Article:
55. To DS and others: One does not have to be a mathematician to be a good programmer. But good programming requires the sort of logical mind that is most easily developed via mathematics of any sort.

    For more direct links, i.e. where a knowledge of maths is explicitly useful, consider programming for computer games, a huge industry in the UK. The latest surveys of employers in the games industry show that almost all want their employees to have more maths at university, and they are taking appropriate action. See

    http://www.developmag.com/news/30713/Tiga-calls-for-UK-to-improve-British-education

    For yet another example, go to Google and type “computer arithmetic tragedies”. This should give you some examples of “tragedies”, but a better search will yield real tragedies—where there has been loss of life. What is common in all these cases is that the programmers do not appear to have taken Numerical Analysis 101, which should be required for anyone writing scientific software.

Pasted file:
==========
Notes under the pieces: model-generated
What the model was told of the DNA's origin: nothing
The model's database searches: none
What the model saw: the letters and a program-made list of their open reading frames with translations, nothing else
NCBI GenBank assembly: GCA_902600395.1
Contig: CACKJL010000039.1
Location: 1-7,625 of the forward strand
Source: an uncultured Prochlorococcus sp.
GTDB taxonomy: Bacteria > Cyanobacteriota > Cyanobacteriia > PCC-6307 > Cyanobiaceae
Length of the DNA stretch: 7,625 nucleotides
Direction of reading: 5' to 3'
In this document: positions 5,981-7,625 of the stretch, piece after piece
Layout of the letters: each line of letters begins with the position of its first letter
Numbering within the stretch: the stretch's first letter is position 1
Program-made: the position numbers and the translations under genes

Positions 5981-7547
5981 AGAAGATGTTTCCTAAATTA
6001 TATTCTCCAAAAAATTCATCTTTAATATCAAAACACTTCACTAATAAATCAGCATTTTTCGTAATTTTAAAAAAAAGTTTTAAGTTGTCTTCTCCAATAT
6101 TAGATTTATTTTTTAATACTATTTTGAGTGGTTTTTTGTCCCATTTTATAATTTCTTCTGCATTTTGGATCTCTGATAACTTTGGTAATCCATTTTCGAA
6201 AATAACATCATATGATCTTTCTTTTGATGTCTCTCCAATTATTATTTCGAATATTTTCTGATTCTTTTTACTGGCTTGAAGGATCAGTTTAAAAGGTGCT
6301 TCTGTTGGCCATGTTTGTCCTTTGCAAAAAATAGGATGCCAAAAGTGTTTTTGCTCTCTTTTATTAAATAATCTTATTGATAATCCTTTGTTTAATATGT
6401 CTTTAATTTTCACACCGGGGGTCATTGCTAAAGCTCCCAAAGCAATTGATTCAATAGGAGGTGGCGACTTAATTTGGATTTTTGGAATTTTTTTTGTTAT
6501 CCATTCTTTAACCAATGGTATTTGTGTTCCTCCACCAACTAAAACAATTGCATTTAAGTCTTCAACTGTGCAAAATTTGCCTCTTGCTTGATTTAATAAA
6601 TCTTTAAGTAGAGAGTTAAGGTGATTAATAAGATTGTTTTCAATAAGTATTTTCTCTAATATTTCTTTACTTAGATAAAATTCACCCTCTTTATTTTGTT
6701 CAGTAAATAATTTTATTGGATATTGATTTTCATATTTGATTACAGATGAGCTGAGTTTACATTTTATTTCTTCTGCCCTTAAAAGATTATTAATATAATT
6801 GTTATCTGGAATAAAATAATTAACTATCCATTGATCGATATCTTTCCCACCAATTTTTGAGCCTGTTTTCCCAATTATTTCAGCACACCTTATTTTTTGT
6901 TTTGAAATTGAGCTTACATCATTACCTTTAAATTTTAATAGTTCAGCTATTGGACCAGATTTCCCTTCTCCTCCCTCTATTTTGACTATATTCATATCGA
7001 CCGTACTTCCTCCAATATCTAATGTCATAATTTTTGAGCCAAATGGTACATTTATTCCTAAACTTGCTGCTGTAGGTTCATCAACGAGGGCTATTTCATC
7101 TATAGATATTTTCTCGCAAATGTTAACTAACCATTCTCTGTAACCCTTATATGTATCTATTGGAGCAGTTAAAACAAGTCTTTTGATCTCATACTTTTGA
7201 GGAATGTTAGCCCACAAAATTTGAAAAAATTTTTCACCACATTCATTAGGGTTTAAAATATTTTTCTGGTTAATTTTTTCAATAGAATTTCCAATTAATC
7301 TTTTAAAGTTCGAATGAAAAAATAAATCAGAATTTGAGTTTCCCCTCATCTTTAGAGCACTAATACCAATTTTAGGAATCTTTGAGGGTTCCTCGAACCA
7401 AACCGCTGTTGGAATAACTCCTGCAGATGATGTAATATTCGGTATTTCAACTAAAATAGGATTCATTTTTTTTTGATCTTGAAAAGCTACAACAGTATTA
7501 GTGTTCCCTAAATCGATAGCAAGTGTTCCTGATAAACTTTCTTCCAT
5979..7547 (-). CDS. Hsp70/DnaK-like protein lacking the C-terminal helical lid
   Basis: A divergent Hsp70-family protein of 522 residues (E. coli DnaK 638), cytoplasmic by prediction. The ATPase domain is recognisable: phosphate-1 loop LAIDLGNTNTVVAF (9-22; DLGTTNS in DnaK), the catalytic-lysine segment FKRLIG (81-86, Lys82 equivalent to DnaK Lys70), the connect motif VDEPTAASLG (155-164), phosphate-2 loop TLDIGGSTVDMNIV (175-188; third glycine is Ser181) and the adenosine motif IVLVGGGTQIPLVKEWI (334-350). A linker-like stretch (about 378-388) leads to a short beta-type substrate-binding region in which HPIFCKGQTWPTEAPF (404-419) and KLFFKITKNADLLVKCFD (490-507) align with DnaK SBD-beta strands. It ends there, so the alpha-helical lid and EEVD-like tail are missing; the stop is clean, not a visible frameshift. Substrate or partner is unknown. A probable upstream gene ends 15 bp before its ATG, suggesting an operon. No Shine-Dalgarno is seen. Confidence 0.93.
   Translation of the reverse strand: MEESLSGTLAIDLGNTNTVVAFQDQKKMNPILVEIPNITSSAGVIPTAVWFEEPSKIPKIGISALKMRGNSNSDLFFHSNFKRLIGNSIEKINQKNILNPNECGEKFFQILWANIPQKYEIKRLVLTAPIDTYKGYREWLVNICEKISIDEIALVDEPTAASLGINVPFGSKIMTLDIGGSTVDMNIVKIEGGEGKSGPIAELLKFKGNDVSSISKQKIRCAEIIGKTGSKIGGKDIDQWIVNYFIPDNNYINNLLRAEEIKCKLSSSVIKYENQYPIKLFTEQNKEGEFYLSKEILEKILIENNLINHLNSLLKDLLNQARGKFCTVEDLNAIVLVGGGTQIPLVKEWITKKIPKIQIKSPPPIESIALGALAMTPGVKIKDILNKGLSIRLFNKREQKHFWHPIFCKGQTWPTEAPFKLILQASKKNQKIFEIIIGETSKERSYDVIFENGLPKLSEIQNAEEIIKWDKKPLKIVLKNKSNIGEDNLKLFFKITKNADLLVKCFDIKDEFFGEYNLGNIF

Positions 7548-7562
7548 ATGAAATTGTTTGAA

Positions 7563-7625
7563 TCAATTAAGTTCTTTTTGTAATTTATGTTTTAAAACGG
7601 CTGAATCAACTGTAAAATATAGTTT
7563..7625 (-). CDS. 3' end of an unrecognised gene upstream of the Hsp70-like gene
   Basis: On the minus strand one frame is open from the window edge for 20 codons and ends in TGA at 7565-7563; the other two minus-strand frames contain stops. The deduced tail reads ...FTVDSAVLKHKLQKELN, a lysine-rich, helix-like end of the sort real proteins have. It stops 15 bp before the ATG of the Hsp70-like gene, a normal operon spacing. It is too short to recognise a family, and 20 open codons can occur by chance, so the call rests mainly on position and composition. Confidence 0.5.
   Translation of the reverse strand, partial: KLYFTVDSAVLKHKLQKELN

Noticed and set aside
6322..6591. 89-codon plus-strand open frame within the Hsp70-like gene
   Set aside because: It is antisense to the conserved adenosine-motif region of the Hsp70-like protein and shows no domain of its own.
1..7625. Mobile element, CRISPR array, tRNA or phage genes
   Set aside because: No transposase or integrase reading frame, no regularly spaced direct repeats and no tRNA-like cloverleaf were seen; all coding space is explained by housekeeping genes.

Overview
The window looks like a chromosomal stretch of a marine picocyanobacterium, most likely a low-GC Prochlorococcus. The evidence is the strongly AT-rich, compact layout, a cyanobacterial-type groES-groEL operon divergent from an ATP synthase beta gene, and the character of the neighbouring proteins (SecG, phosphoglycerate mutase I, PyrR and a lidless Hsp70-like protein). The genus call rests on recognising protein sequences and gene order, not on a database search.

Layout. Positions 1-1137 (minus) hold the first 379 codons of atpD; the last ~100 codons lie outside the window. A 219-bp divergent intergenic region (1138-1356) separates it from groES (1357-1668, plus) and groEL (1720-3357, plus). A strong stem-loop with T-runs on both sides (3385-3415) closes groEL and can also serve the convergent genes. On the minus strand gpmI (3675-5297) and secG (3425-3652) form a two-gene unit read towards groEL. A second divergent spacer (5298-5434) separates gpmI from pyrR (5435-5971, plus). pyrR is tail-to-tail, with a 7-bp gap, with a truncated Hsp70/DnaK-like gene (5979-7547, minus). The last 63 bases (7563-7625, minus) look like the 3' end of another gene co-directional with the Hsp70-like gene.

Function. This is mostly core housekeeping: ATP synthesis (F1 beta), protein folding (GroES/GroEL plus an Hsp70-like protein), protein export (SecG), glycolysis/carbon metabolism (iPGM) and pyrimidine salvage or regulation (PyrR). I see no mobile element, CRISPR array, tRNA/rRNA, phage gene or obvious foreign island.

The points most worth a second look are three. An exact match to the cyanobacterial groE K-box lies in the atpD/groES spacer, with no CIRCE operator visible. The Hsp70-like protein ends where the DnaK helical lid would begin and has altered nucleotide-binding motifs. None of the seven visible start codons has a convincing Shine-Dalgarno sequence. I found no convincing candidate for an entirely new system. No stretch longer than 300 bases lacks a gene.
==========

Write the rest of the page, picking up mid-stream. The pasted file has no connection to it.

56. PS. I forgot to add that linear algebra is the maths course at the top of many employers’ lists in the computer-ganes industry.

  57. To FFG: You are, of course, right, linear algebra and numerical analysis courses would be infinitely more valuable in the curriculum than yet another course on database design or “intelligent agents”.

    But the bigger question is why would one want to train “programmers” – programming is a commodity skill and in my opinion having a university major upon completion of which students haven’t had exposure to anything else is doing them a great disservice. I have known many people with mathematics and physics training who would run circles around their CS peers.